In the motion picture business, managers will oftentimes “package” their clients–for example, a manager may represent a particular director and particular actor and pair them up for a project that can be shopped to movie studios. As a result, in the past several years many managers have also become movie producers and it’s not uncommon to come across management firms that also operate as production companies. Does this packaging of clients fall within the realm of “talent agent?” It’s a blurry line, but it seems to be the industry’s general direction over the past few years.

In terms of compensation, an agent is usually paid 10% of the artist’s income, and a manager is paid 15%. Sometimes a more established manager may receive a higher commission (Elvis Presley’s manager allegedly took 50% of his income!), but if a manager wants a rate higher than 15%, you should do your research and make sure he or she is worth the money. Also (please make special note of this), reputable managers and agents will NEVER ask for any up-front money from their clients. Legitimate managers and agents work strictly on commission. Period.

Another common question is: how do I get an agent or manager to represent me? The old joke in the entertainment industry is you’ll probably get an agent and a manager when you don’t need them. (This joke is very accurate, by the way). Many times, an actor or musician will need to achieve some degree of success on their own before reputable agents and managers will even consider working with them. If agents and managers start sniffing around, you know your career is headed in the right direction.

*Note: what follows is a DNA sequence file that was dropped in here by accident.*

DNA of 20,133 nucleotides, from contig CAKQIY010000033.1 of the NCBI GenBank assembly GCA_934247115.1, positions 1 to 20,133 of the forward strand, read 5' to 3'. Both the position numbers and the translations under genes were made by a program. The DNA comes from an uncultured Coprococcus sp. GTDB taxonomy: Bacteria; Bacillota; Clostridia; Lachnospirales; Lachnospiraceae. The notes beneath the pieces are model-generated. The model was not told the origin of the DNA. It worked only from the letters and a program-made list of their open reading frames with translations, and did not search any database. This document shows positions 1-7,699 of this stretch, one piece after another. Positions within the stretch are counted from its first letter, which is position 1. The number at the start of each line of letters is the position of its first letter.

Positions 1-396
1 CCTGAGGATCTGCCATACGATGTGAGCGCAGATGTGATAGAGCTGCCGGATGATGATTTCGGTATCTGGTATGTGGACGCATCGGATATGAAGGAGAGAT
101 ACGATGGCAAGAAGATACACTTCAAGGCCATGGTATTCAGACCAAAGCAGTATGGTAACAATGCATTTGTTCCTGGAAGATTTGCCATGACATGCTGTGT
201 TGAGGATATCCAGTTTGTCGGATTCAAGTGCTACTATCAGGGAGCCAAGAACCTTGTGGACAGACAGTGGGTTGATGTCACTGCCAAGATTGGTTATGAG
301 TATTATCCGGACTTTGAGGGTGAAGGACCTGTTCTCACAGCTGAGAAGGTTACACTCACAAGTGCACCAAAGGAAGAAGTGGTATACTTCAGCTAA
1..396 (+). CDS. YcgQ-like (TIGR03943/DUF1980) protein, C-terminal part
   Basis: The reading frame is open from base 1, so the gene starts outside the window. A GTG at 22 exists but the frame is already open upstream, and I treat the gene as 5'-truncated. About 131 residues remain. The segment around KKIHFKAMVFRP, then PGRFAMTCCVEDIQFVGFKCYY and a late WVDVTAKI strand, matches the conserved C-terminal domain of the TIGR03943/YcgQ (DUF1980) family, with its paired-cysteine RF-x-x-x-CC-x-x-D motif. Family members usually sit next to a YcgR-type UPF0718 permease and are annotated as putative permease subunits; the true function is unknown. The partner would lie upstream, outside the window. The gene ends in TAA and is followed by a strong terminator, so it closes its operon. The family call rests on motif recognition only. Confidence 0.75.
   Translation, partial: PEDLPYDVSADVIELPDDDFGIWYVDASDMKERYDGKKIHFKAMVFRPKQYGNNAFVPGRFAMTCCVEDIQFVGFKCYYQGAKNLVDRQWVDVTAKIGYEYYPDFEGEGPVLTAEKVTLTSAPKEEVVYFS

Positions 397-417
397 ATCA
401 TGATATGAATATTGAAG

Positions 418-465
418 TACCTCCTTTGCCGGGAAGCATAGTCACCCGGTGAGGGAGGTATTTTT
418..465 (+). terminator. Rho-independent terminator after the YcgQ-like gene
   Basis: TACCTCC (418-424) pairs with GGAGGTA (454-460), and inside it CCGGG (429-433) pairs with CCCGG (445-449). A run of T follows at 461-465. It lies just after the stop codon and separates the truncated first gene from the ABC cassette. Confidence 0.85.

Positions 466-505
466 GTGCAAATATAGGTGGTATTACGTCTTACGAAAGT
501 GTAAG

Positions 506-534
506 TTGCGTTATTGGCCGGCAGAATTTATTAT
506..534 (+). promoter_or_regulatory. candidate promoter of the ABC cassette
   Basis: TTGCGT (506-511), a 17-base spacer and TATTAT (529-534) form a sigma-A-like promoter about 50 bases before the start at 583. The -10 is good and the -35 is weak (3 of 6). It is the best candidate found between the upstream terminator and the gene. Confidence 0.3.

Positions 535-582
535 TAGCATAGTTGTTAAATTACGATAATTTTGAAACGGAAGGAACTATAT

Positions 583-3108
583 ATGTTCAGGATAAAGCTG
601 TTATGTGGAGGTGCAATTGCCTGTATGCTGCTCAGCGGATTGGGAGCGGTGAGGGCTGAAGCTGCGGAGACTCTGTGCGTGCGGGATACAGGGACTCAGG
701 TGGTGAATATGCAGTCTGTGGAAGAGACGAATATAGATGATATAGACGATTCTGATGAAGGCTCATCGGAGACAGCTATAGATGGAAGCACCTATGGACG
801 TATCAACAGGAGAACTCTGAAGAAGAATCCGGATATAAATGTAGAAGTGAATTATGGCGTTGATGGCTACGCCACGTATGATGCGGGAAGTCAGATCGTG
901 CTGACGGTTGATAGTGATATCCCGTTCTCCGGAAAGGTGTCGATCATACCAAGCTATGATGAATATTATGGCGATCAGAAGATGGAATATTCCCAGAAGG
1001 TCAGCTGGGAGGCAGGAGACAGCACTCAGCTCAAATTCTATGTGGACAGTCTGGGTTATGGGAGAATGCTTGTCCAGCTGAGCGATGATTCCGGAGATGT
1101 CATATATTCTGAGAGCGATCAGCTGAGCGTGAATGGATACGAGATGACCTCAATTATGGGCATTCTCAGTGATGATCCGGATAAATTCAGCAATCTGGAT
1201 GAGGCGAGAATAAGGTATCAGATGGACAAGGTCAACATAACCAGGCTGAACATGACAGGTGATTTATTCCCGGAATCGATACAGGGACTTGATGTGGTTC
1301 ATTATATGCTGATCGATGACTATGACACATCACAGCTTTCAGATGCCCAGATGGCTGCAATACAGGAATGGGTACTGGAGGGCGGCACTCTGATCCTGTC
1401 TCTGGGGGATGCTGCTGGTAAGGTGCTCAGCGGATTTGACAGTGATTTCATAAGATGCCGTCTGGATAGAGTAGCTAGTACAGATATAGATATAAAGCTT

Building a reliable, hard-working team can contribute greatly to your success as an artist. The right manager and the right agent can keep your career on track and help you reach your full potential. Therefore, it’s very important to choose each one carefully. Hopefully this article has shed some light on the key differences between them and what you should look for.

Note: Kamal Moo is a California licensed attorney. The information contained in this article is not legal advice. Reading this article does not create an attorney-client privilege. You should consult with an attorney if you need legal advice.

Heather Jacks

Heather Jacks

Vixen of Vocabulary who likes to wax poetic about the world of street art, music,busking and all things indie. She has earned two college degrees, traveled extensively and written three books. She is currently finishing the multi-media project, The Noise Beneath the Apple Art-Style Book, to be released in NYC, Spring 2013.

4 thoughts on “Manager Vs. Agent

  1. What do you think of an agent also managing a band they’ve signed? I feel like i’ve heard that it might not be ethical but i can’t find any information on the topic online.

    • As far as I know, there’s no prohibition against an agent also being a manager, BUT I would strongly recommend against it. Your agent should only be concerned with booking you gigs, and a manager’s job should be to focus on the overall health and development of your career. Mixing those two jobs together could be detrimental because of the time commitment involved with both. Oh, btw, I actually wrote this article — please feel free to visit my law firm website for more information: http://www.johnson-moo.com.